David Winner

David Winner’s most recent novel, Tyler’s Last, a darkly comic homage to Patricia Highsmith, came out in October of 2015. His first novel, The Cannibal of Guadalajara, won the 2015 Gival Novel Prize and was nominated for the National Book Award. His short fiction and nonfiction have appeared in the Village Voice, Iowa Review, Fiction, Chicago Quarterly Review, and several other publications in the US and UK. He is fiction editor of the American, an international web magazine based in Rome. An excerpt from his essay “Aunt Dorle’s Master Lovers” as well as a photo gallery can be found here. It appears in the Jan/Feb 2017 issue of the Kenyon Review.

What was your original impetus for writing “Aunt Dorle’s Master Lovers”?

While cleaning out my Great Aunt Dorle’s midtown Manhattan apartment years after her death, I discovered hundreds of love letters all written in the 1930s by different men addressed to Dorle, who was a figure in the music world who worked closely with Toscanini and Maria Callas. Initially, I’d been disappointed that none of them seemed to be from anyone famous, but once I put the name John Franklin Carter, the married man who’d sent her about two hundred, into the New York Times archive and learned that he had ostensibly been tasked by Goering to run a “Hitlerest” party against Roosevelt in the 1932 elections, I got hooked. The lovers were all pretty interesting. They fought at Gallipoli and in the Spanish Civil War. They sold Ottoman rooms in Damascus that ended up at the Metropolitan Museum. Their letters were full of passion and humor, their stories dark and surprising.

You discuss engaging in “American ancestor worship” of your great aunt, Dorle, when you were a child. In both growing up and understanding Dorle better, do you believe you’ve come to worship her less or more? Do details on a person’s life, especially unflattering or humanizing ones, endanger the perceived sacredness they may have? Can you both truly know and honestly worship a partially flawed and incredible human being at the same time?

The ancestor worship came from my father and how loving Dorle and her husband Dario had been with him as a child when his actual parents were (in his opinion) terrible people. I wasn’t so surprised to find a photograph of his father Percy, a reporter in North Africa, standing chummily next to Mussolini, who apparently trusted Percy enough to allow him to write his own questions and answers to an interview in the twenties. Percy left my grandmother, Faie, before my father was born, and my father had a difficult childhood, sent away young to boarding school after Faie married a wealthy businessman and moved to Pasadena. But on visits to New York, Dorle and Dario showered him with love and affection like secular saints. My awe of Dorle faded at the same time as my love of her began after we started to spend Friday nights together in New York, when I was ending my twenties and she was beginning her nineties. She smelled of age and cigarettes, did not share my dogmatic leftism and wasn’t always nice to my mother, but was frank, generous, and full of incredible stories.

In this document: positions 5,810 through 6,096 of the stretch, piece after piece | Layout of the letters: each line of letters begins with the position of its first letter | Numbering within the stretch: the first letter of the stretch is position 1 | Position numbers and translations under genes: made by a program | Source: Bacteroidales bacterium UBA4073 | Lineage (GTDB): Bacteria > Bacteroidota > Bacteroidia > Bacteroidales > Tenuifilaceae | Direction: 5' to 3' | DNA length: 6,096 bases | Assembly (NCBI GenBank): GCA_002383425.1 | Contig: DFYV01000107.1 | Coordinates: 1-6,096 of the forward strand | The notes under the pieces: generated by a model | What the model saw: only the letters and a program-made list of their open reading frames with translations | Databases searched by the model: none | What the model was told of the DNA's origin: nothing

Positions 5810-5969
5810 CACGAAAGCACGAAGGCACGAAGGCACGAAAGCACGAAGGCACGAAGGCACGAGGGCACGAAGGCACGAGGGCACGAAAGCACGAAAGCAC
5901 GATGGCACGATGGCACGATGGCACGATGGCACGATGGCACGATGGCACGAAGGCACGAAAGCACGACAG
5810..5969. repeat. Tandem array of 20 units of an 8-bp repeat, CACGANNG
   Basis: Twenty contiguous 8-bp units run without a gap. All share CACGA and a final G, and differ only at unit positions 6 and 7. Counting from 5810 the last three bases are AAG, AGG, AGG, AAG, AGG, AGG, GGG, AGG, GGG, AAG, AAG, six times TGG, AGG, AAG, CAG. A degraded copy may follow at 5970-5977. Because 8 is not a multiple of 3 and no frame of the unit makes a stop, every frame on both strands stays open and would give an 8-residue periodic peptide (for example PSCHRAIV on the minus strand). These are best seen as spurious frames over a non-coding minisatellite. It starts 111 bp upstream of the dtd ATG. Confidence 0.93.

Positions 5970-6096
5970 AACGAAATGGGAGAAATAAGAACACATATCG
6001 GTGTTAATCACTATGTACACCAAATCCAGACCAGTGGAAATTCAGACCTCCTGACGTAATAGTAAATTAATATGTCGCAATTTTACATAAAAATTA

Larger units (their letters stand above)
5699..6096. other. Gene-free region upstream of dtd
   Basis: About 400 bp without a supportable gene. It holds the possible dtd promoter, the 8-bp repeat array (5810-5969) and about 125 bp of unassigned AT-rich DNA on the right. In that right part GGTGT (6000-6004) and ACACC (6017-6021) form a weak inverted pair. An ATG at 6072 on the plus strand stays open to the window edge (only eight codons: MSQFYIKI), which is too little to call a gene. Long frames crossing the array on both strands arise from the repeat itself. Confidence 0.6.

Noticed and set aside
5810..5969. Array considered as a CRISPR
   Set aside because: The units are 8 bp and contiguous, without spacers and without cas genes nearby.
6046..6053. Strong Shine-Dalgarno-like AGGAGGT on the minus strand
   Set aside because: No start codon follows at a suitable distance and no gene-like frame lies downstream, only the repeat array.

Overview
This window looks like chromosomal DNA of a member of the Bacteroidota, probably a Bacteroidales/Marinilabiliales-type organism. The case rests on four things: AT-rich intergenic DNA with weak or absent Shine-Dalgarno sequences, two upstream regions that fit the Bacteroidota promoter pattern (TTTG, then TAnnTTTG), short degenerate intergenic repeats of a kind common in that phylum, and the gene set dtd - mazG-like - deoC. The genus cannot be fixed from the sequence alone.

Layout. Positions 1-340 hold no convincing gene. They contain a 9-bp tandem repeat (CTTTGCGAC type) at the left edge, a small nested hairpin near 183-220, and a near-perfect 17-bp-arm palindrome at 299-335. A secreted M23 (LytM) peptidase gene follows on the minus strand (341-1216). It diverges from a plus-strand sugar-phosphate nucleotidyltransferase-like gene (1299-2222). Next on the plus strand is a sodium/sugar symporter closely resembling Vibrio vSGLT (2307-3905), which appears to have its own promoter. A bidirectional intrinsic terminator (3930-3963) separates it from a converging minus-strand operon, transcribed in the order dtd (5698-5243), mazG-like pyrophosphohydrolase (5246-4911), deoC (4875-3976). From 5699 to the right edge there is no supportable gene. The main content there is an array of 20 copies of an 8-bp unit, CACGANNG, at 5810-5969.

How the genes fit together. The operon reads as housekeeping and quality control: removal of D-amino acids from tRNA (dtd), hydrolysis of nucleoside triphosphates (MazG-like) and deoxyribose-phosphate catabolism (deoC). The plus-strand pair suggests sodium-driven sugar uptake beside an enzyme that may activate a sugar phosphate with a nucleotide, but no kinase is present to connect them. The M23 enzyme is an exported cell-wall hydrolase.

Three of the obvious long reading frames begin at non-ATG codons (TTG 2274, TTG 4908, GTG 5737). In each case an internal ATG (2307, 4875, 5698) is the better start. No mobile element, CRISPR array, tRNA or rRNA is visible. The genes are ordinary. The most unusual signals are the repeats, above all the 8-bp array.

Obviously, the “Hitlerest” information I learned a decade or so after her death should have stilled any remaining ancestor worship, though she was Jewish and there was no real reason to think she’d known about it. The revelation was so bizarre and extreme that I’m embarrassed to admit that I was excited, sort of titillated by it. I didn’t even know there was a Hitlerest party running against FDR, much less that its leader was Dorle’s longtime lover. I remember telling friends about it (“Can you believe this!”) only to be greeted by disturbed expressions. Still, I was relieved to learn that the Times story was largely false, though my father did tell me that he remembered Dorle forgiving her friend Elizabeth Schwarzkopf, the soprano and former Goebbels-mistress, her Nazism because Dorle believed art was more important than politics. In a way, my childhood ancestor worship had returned in a very different form. Dorle was not some saintly figure, but more of a Kali—loving us warmly but connected, if indirectly, to destructive forces in her youth.

As you present it, Dorle’s history seems to revolve around love, both in the fiction of her stories and the actualized forms of her correspondences. What does it mean for you, and for writing, to compose an essay about the pieces of writing in her life which show her love and provide glimpses of her lovers? What role do you think this contemporary composition plays in understanding the personal history of the deceased?

We certainly have a striking juxtaposition between the idealized romantic love (that even makes Henry the Eighth seem kind) of her fictions and the dramas and difficulties of her actual love affairs with mostly married men.

With her love affairs, her travels, her professional success, Dorle may emerge from the essay as a kind of proto-feminist. And she was so genuinely brave and lived so much more independent a life than many women of her time. But reading through all the letters stripped some of that away. She seemed (if her lovers were to be believed) to be constantly begging for marriage and commitment. The trope of the woman desperate for commitment from a man gets exploded by a woman apparently demanding commitment from several men at the same time.